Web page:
I used to wonder why people “convert” from one technology to another. For example, someone might convert from Windows to Linux and put a penguin sticker on their car. Or they might move from Java to Ruby and feel obligated to talk about how terrible Java is. They don’t add a new technology, they switch from one to the other. In the words of Stephen Sondheim, “Is it always or, and never and?”
Rivalries seem sillier to outsiders the more similar the two options are. And yet this makes sense. I’ve forgotten the psychological term for this, but it has a name: Similar things compete for space in your brain more than things that are dissimilar. For example, studying French can make it harder to spell English words. (Does literature have two t’s in French and one in English or is it the other way around?) But studying Chinese doesn’t impair English orthography.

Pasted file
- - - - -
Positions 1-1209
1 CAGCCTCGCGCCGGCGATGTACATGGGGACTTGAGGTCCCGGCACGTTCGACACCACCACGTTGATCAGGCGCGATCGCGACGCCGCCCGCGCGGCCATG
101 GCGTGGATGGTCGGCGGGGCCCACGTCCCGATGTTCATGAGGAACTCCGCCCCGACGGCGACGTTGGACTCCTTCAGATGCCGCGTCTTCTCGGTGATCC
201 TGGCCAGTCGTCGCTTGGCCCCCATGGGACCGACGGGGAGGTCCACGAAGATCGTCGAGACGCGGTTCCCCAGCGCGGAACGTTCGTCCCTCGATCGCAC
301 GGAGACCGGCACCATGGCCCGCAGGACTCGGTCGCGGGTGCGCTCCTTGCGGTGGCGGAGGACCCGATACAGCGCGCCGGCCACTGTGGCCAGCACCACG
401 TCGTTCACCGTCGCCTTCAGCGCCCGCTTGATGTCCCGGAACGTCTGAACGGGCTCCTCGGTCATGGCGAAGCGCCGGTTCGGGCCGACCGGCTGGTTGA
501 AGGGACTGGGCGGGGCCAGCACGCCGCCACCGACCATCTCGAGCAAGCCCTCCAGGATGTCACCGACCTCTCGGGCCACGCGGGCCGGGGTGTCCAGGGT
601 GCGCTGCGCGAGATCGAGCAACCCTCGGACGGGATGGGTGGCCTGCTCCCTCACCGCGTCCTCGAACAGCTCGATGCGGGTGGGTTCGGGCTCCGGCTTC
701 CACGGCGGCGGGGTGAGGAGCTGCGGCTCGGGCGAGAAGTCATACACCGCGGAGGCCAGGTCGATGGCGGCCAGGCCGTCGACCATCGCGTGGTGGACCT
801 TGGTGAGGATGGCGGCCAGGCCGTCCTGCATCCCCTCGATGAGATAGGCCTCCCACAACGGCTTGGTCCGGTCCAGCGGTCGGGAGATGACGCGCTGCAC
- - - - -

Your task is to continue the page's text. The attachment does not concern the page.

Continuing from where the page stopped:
It’s been said that academic politics are so vicious because the stakes are so small . Similarly, there are fierce technological loyalties because the differences with competing technologies are so small, small enough to cause confusion. My favorite example: I can’t keep straight which languages use
elseif, … in branching.
If you have to learn two similar technologies, it may be easier to devote yourself exclusively to one, then to the other, then use both and learn to keep them straight.
Related post: Ford-Chevy arguments in technology
 I first heard this attributed to Henry Kissinger, but there’s no agreement on who first said it. Several people have said similar things.